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Monks and friars were explicitly excluded from the benefits of the foundation, but clerical students were evidently expected to be in the majority, and indeed the clerical dress and tonsure is specially enjoined on the master and all the scholars of Peterhouse.

In the statutes of the second college founded, that of Michaelhouse (afterwards absorbed in Trinity), the religious provisions are particularly prominent.

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All the fellows were to be in Holy orders and students of theology, and the provisions for Divine service are elaborate and minute.

In Cambridge, as at Oxford, the earliest colleges made use of the nearest parish church as their place of worship, and Pembroke, which dates from 1347, was the first which had from the beginning a chapel for its members within its own precincts.

Bishop de Balsham obtained leave from Edward I to place his scholars in the buildings of St.

John's Hospital, in the place of the religious brethren of that foundation, and a few years later acquired possession of a neighbouring monastery belonging to a suppressed order of friars.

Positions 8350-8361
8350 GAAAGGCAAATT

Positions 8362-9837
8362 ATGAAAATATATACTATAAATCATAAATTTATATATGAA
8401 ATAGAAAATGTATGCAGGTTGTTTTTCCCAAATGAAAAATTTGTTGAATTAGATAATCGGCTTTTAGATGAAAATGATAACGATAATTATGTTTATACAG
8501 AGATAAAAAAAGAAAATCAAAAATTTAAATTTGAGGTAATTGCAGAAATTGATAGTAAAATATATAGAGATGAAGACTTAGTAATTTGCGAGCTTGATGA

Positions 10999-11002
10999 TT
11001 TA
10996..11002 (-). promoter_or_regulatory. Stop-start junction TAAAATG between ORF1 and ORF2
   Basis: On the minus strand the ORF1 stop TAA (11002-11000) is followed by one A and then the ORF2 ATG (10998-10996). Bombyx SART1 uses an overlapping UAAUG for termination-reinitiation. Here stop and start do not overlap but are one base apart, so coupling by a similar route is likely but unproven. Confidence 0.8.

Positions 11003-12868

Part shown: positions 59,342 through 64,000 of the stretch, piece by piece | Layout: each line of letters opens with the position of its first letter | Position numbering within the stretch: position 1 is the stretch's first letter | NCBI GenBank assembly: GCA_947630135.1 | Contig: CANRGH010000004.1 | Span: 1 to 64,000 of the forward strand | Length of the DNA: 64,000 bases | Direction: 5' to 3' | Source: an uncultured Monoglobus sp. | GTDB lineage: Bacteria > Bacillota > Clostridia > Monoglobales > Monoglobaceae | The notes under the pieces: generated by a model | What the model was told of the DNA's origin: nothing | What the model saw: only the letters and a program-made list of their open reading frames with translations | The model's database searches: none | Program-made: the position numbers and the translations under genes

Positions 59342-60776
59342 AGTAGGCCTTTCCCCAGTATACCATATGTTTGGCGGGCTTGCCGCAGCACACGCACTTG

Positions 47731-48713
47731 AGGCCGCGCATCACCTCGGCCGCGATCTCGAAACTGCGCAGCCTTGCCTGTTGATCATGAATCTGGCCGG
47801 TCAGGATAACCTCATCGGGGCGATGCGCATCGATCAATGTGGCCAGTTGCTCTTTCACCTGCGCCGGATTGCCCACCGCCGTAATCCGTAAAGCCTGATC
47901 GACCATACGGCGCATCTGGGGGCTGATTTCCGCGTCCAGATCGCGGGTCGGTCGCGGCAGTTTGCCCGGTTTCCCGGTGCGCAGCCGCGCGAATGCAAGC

No more trustworthy is the statement of the chronicler known as Peter de Blois, who assigns 1110 as the date of certain learned monks coming to Cambridge from the great Abbey of Croyland, in the fen country, lecturing there, and assembling round them a nucleus of scholars.

All that is certain is that long (though how long is not known) before the establishment of the first college in Cambridge, a body of students was in residence in the town, lodging at first in the houses of the townspeople, but gathered later into "hostels", houses licensed by the university authorities, who appointed principals to each, responsible for the order, good discipline, and comfort of the inmates.

Magdalene (like Gloucester, now Worcester, College, Oxford) was actually established for students belonging to the Benedictine Order, the young monks resorting thither from Croyland, Ely, Ramsey, and other East Anglian abbeys; while Emmanuel was built in 1584 on the site of a former Dominican house, becoming afterwards, curiously enough, the favourite resort of Puritan students.

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